Seasons in the SCC

Seasons in the SCC

Dr Alf Lategan and Dr Martin van der Leek

All over the world, dairies experience an increase in somatic cell count (SCC) during summer and autumn. The extent to which climatological factors contribute to this increase in South Africa is unknown, although the weather is blamed anecdotally. Consequently, the value of heat abatement or other preventative intervention cannot be established. The relative effect of season and/or heat stress on milk production and SCC is likely to be unique to South African conditions


This study had three main objectives:

  1. to study the summer rise in somatic cell count and the possible influence of seasonal factors, using transitional category (TC) as the measure of interest;
  2. to study the summer rise in somatic cell count as it may be influenced by temperature humidity index (THI), using the same measure; and
  3. to identify any farm-specific or regional differences in TCs.METHODS

The investigation included individual milk recording data for almost 60 000 cows from January 2013 to July 2015. Using current and previous SCC recordings, cows with an  SCC>200 x 103 cells/ml were classified as high (H), and cows with an SCC≤ 200 x 103 cells/ml as  low (L). Transitional categories (TC) were defined by the change in udder health status from one milk-recording test to another, and included healthy cows (cows with two consecutive low recordings, or LL), recovering cows (cows that had transitioned from a high to a low SCC, or HL), new infections (cows that had transitioned from a low to a high SCC, or LH), and chronically infected cows (cows with two consecutive high recordings, or HH).Four production regions were defined: Central, Eastern Cape (EC), KwaZulu-Natal (KZN), and Western Cape (WC). Weather data were obtained from the South African National Weather Service (WeatherSA), including monthly averages of maximum and minimum temperature (°C), pressure (kilopascal or kPa), relative humidity (%), and rainfall (mm). The temperature humidity index (THI) was calculated, combining temperature, humidity, and pressure into an outcome parameter, and was applied in four categories: <65, 65―69, 70―74 and >75+. The total contribution of each transitional category to the bulk milk SCC was calculated, and the increase in SCC between winter/summer and low/high THI conditions determined.RESULTSThe wide range in distribution of HH and LL cows on various farms would explain why some farms experience unacceptable increases in SCC in summer, with a resultant loss in premiums and/or incurring of penalties.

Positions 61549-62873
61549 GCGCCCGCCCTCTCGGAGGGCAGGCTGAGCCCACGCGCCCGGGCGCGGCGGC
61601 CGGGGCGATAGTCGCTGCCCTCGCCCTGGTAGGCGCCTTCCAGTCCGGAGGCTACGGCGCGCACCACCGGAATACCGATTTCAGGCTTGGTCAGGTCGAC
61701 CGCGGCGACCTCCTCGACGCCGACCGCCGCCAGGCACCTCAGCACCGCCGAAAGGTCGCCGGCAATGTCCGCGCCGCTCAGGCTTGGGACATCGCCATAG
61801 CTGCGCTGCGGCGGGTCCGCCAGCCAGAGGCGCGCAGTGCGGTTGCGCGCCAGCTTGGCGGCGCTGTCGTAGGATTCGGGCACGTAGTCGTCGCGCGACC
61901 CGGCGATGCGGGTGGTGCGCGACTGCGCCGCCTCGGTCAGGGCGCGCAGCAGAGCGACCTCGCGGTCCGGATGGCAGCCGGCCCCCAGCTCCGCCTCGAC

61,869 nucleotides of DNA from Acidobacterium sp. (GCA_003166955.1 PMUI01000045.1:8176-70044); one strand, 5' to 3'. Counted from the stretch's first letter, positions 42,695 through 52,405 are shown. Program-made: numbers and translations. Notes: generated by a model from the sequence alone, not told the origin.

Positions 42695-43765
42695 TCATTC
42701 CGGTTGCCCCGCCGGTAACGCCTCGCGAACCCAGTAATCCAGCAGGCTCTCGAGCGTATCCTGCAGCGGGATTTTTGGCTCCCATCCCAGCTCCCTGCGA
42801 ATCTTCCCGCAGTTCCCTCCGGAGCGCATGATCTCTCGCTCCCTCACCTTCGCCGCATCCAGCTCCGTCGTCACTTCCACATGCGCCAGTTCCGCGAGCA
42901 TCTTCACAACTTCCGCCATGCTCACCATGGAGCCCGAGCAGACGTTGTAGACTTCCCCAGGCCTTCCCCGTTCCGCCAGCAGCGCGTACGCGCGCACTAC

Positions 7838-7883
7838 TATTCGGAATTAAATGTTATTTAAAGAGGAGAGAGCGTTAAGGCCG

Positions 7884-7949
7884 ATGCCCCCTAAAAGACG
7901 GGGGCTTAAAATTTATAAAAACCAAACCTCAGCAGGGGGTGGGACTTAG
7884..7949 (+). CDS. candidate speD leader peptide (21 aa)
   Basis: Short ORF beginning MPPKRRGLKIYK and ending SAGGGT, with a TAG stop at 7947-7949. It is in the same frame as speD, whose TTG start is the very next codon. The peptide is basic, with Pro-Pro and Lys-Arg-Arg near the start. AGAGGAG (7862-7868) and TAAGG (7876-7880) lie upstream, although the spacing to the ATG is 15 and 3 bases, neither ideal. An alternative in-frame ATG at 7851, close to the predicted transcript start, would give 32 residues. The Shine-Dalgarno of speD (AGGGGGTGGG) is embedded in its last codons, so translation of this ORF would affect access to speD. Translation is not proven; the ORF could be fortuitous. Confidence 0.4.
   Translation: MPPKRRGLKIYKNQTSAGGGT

Data suggest that more than 70% of the increase in bulk milk SCC, secondarily to an increase in THI, was due to the cows in the HH category. This suggests that a summer increase in bulk milk SCC is not due to a mild or moderate increase in the SCC of many cows in a herd, but rather to a moderate to marked increase in the SCC of cows in the HH category, those suffering from chronic mastitis. Herds with a higher proportion of cows with chronic mastitis will be most affected during periods of high THI, mostly due to decreased immunity, increased environmental bacterial load, and suboptimal management practices. The proportion of HH cows on a farm is a function of general udder health and this is the first aspect that needs to be addressed if a farmer experiences an unacceptable summer increase in SCC.


Results of this study suggest that, compared to the central region of South Africa, and with all other factors being equal, producers in the WC, KZN, and EC have an increasingly smaller risk of producing high SCCs during the winter to summer period. This might be a reflection of the more favourable environmental conditions for dairy cows that prevail in these main milk-producing regions of South Africa. Cows with healthy udders (LL) are less sensitive to higher THI levels, whereas cows with chronic mastitis (HH) tend to show a marked increase in SCC, which is why these cows should be the focus when addressing a summer rise in bulk milk SCC. Identifying cows with chronic mastitis and finding the reasons for their elevated SCC is the first step in devising a strategy to minimise the seasonal rise in bulk milk

Used with permission from the April 2018 issue of The Dairy Mail

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